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El Nino

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Every two to seven years we see the Pacific waters warming up a little more than usual.  It's a cycle known as El Nino. It brings flooding rains to the Southwest and milder weather to the eastern half of the country.  And today....Climatologists and Forecasters alike are seeing this climate phenomenon take shape once more.

El Nino....a Spanish phrase meaning "the kid" is expected to make an impact on the United States this year. Its a warming of the Central Pacific from a combination of wind and waves in the tropics. Government Forecasters at the National Oceanic and Atmospheric Administration had predicted a major El Nino back in 2012.  But their predictions flopped.  

These predictions can scare our market and send commodity and oil futures through the roof.   Especially since NOAA is  expecting a stronger El Nino this year, which would be characterized by major flooding on the West Coast but at the same time would break California's drought.  More rain and milder weather here would translate to drier and hotter weather in Southeast Asia and Australia.  World-wide, this would have a serious impact on the world's food staples such as sugar-cane and grains.

The strongest impacts of El Nino that have ever been recorded were in 1997 and ninety-eight.  These brought major flooding and landslides to California.

Number one....there were two strong el Ninos that brought less than average rainfall amounts to California in the 1960s and 90s.  Second...There was an El Nino just recently in 2009.  It's impact was considered moderate but the ArkLaTex saw rainfall far above average.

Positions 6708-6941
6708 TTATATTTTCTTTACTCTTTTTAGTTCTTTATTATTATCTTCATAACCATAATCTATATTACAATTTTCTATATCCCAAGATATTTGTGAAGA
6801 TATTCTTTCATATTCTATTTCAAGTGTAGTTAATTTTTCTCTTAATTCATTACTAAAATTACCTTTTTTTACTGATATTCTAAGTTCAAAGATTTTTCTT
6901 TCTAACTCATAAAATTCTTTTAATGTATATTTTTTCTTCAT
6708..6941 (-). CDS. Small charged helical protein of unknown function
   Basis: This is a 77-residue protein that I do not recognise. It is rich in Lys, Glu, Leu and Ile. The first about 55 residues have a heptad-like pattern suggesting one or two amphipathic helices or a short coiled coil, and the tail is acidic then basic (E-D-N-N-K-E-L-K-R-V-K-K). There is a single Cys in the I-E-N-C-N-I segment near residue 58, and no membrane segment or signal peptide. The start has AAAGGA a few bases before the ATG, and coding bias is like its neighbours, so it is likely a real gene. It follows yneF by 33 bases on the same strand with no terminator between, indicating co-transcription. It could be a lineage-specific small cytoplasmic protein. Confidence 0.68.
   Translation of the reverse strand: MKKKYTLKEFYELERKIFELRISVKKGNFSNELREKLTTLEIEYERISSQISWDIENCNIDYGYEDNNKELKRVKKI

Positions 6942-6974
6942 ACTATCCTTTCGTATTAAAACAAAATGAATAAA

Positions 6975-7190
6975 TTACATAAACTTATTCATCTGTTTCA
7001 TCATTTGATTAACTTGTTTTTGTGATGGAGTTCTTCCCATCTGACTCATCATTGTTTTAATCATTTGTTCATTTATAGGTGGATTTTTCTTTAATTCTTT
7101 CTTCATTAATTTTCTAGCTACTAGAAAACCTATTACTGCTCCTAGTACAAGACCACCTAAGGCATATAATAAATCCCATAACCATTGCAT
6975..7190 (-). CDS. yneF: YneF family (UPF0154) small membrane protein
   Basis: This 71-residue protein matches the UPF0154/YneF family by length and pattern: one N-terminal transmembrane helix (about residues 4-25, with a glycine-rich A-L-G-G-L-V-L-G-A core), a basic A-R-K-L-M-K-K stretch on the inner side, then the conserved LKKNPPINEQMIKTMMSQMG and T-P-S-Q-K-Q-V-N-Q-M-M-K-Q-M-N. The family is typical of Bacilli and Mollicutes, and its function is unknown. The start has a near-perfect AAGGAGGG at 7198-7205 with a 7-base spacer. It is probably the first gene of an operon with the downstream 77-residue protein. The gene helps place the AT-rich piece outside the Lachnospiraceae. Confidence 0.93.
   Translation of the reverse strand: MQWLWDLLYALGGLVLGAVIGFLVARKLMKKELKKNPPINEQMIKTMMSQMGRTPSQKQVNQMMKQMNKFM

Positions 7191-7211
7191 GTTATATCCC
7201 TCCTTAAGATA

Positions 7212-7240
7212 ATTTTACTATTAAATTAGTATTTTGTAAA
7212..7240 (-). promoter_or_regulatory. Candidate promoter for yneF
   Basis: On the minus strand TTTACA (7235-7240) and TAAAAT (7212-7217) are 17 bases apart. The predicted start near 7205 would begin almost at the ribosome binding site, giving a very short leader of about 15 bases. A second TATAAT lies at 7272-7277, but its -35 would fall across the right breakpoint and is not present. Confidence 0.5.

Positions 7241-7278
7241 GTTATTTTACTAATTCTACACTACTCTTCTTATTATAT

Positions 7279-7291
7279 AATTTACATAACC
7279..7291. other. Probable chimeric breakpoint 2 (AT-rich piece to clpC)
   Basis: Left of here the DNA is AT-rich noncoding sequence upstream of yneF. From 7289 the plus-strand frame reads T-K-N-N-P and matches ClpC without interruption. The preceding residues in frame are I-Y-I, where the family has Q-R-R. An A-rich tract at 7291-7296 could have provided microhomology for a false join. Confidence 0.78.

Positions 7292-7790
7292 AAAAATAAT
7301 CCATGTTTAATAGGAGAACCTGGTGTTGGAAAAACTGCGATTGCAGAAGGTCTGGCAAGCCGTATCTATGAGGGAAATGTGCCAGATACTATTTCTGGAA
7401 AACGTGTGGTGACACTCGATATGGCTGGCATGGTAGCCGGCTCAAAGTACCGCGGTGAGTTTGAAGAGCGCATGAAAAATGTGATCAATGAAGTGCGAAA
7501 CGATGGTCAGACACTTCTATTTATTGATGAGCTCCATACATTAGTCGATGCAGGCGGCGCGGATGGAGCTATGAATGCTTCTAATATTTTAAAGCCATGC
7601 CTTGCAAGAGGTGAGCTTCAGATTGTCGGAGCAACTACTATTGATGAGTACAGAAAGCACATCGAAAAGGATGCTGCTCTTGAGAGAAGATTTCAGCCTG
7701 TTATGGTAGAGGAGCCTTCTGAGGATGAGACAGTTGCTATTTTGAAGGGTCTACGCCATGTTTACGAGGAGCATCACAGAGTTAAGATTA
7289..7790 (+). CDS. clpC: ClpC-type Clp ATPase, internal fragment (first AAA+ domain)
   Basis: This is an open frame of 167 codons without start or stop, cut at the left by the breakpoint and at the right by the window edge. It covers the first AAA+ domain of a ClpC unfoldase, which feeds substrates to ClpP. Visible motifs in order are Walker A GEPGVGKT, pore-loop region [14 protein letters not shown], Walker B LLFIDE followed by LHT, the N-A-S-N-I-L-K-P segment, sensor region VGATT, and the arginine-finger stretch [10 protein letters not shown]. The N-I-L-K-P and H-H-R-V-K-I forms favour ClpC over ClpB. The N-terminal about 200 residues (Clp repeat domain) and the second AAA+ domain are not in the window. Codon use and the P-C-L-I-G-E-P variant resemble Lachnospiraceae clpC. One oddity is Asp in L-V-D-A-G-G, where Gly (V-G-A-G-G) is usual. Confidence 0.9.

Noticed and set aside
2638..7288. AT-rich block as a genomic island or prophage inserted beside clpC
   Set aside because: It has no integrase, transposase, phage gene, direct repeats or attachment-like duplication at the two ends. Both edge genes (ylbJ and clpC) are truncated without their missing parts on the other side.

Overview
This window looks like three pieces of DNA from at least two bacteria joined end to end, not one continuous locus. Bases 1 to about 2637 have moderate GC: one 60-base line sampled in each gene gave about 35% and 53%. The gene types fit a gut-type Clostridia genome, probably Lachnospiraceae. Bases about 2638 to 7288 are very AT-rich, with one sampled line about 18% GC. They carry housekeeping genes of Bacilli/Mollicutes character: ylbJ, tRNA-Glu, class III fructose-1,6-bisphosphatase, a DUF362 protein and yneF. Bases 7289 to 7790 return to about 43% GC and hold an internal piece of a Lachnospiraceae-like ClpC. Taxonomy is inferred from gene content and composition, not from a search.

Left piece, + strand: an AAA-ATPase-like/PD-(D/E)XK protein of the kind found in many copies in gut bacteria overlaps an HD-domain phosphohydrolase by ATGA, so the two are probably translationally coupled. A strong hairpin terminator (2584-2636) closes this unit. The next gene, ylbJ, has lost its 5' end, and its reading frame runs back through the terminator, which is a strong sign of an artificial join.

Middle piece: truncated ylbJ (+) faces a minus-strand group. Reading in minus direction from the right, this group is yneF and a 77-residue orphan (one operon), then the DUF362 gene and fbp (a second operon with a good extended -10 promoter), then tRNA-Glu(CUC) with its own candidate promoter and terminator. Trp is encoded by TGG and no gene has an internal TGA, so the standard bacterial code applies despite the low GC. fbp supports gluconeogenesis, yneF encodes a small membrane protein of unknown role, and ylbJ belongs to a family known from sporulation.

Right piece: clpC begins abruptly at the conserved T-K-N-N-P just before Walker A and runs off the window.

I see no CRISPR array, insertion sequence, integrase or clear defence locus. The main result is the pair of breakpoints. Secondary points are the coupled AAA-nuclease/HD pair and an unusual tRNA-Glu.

Late  October of 2009 flash flooding became a problem as a cold front stalled over deep East Texas, Northwest Louisiana, and Southwest Arkansas. Thunderstorms continued to move over the same areas repeatedly.  As the cold front began moving through the region, the tornado threat transitioned into a full-blown flash flooding event.  Widespread flash flooding was reported across areas the ArkLaTex as the rainfall aggravated and worsened hydrologic flooding that was already ongoing. 

October 2009 was one of the wettest Octobers on record in terms of precipitation area wide with over 20 inches of rain.  

1.  October 2009 - 20.35"
2.  October 1949 - 14.02"
3.  October 1984 - 12.05"
4.  October 1985 -  9.84"
5.  October 1994 -  9.14"
Note: October 2009 ranks third among all time wettest months.

But here is good news.....The El Nino watch and devastating impacts you may hear about from time to time might not happen at all.  In fact take these points into consideration.

And Forecasters are only giving this latest one about a fifty percent chance of developing between next summer and fall.    

70 percent of the Earth is covered by water. So water temperature in the ocean can affect our weather. 
The National Weather Service has issued an El Nino Watch due to a warm phase in the Pacific.

Warm water has been recorded accumulating off the coast of Australia. 

Computer models show that warm water moving  eastward which could affect our weather. Right now a 52 % probability exists for a El Nino. 

We have been in a La Nina cooling phase since about 2011. 

The last El Nino was in 2009 2010, the last major la Nina was in 1998, 1998 tied 2005 and 2010 for the warmest year on record. 

During an El Nino you have a more active branch of the southern jet stream, this brings a higher frequency of storms hitting the west coast.  El Nino years tend to be wet. 

El Nino also creates stronger winds over the tropics that can inhibit tropical storms and hurricanes from forming. This could mean a mild hurricane season. 

One things for certain.  Predicting the mood of our climate  is far from an exact science and no one can be certain of an outcome.  What we do know is that the Earth's climate has always changed with or without our forecasts and with or without us.  


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